1. One of the simplest tools you can use is tcpdump. This is a simple Unix command that takes all data received on an interface and displays it on the screen. You also use it to write this traffic to a file.
  2. Create a Unix instance in your cloud provider. Connect to it and issue the command:
tcpdump -na -i eth0 port 4789
  1. This will start a tcpdump session which will display all traffic on your default interface but it will not show your SSH session traffic.

Note

If you want a tool with a little more sizzle, look at NTOPNG. NTOP is a network traffic analysis solution that can be deployed in many forms.

These are the steps to create a destination that points to a tool:

  1. Click on the “+” icon at the top right of the “Destinations” box.
  2. The next screen allows you to define the properties of this new destination group.
../_images/image_8.png
  1. Name the destination.
  2. Choose between a single tool or a set of tools that you want to load share against. For a load share environment, insert multiple comma-separated IP addresses into the field and the traffic will be load-shared among the defined tools.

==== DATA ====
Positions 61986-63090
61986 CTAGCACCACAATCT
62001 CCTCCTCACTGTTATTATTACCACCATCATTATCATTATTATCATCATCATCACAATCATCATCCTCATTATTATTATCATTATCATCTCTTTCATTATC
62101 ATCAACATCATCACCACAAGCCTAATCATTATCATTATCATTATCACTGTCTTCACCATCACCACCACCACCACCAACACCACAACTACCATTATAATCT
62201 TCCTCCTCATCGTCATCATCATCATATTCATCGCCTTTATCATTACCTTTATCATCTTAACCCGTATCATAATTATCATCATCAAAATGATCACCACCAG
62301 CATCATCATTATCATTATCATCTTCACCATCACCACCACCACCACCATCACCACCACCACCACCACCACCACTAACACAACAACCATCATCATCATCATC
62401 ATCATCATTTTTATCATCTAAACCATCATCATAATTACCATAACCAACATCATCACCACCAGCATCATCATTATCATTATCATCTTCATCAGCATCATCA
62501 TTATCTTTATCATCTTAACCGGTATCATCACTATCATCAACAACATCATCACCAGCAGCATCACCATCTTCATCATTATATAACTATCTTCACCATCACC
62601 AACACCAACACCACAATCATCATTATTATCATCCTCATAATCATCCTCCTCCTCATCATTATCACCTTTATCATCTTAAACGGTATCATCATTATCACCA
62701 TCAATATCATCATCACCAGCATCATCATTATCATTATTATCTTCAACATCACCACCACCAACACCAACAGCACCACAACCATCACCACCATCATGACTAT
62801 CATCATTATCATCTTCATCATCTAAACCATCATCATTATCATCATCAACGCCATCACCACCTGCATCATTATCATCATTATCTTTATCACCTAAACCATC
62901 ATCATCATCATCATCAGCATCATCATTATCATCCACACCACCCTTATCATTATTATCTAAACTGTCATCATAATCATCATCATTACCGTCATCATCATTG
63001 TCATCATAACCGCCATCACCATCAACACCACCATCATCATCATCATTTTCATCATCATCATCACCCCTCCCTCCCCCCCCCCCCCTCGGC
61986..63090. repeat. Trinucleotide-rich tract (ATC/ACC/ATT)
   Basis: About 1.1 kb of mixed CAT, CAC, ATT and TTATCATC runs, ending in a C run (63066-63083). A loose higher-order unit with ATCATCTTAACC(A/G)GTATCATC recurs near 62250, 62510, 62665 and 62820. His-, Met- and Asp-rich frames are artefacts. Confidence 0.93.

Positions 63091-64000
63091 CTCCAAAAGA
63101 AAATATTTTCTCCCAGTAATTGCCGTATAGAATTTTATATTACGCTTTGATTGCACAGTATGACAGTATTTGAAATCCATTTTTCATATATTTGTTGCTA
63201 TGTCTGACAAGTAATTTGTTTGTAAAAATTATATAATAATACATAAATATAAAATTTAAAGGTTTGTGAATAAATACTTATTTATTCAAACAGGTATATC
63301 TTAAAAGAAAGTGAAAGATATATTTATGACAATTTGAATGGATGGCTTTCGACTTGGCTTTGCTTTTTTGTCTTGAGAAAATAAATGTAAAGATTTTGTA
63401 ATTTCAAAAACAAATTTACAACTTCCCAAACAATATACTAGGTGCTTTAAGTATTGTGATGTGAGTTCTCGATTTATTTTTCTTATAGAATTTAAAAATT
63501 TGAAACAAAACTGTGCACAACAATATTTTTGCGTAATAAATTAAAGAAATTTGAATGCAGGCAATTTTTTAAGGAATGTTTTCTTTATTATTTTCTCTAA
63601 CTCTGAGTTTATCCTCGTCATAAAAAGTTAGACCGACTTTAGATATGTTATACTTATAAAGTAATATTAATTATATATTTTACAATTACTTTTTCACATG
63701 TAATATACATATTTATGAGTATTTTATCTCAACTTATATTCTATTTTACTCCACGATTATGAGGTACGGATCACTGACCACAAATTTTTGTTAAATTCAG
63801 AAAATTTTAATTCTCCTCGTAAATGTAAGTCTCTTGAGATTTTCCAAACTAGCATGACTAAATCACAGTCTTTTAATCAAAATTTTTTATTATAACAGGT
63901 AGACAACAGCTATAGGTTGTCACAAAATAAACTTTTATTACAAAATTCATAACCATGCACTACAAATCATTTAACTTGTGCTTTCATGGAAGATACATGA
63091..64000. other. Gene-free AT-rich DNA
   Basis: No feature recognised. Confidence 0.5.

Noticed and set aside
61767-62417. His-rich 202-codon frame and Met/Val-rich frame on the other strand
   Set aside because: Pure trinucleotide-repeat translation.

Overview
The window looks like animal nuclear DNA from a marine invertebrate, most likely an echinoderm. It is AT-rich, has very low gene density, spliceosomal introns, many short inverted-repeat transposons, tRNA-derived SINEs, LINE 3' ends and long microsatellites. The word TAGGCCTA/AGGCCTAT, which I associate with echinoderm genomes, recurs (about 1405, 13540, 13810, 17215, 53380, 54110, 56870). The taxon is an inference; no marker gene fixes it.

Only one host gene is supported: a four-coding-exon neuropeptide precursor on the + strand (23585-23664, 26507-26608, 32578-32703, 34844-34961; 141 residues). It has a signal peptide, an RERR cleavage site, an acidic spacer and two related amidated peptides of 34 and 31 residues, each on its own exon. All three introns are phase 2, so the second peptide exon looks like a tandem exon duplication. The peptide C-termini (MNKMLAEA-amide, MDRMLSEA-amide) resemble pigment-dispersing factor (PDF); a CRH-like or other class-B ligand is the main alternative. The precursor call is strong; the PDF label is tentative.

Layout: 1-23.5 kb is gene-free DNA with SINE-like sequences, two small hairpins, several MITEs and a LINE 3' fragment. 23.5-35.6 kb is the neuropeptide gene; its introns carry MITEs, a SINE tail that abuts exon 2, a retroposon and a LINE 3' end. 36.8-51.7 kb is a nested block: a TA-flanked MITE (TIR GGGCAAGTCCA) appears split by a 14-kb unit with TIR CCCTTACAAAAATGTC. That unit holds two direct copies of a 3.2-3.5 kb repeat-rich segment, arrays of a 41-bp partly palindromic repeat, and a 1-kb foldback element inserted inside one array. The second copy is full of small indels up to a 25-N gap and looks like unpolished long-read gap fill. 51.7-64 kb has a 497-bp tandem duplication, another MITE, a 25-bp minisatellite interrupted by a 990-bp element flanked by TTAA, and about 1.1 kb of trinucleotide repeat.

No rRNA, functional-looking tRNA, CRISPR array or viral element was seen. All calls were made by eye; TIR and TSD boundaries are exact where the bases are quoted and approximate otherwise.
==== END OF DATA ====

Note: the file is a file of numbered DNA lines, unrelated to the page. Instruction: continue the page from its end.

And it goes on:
Note

If you need more advanced load-balancing, you can use the front-end IP address of a cloud load balancer as the IP and configure this LB via the cloud portals.  To enable VXLAN traffic to your destination inbound traffic should be enabled on UDP port 4789.

../_images/UDPVxlan.png
  1. Click ‘save’ when finished. This will return you to the dashboard.

5. Creating Direct Connections

At this point, you can have one or more source groups and one or more tool destinations.

../_images/AddConnection.png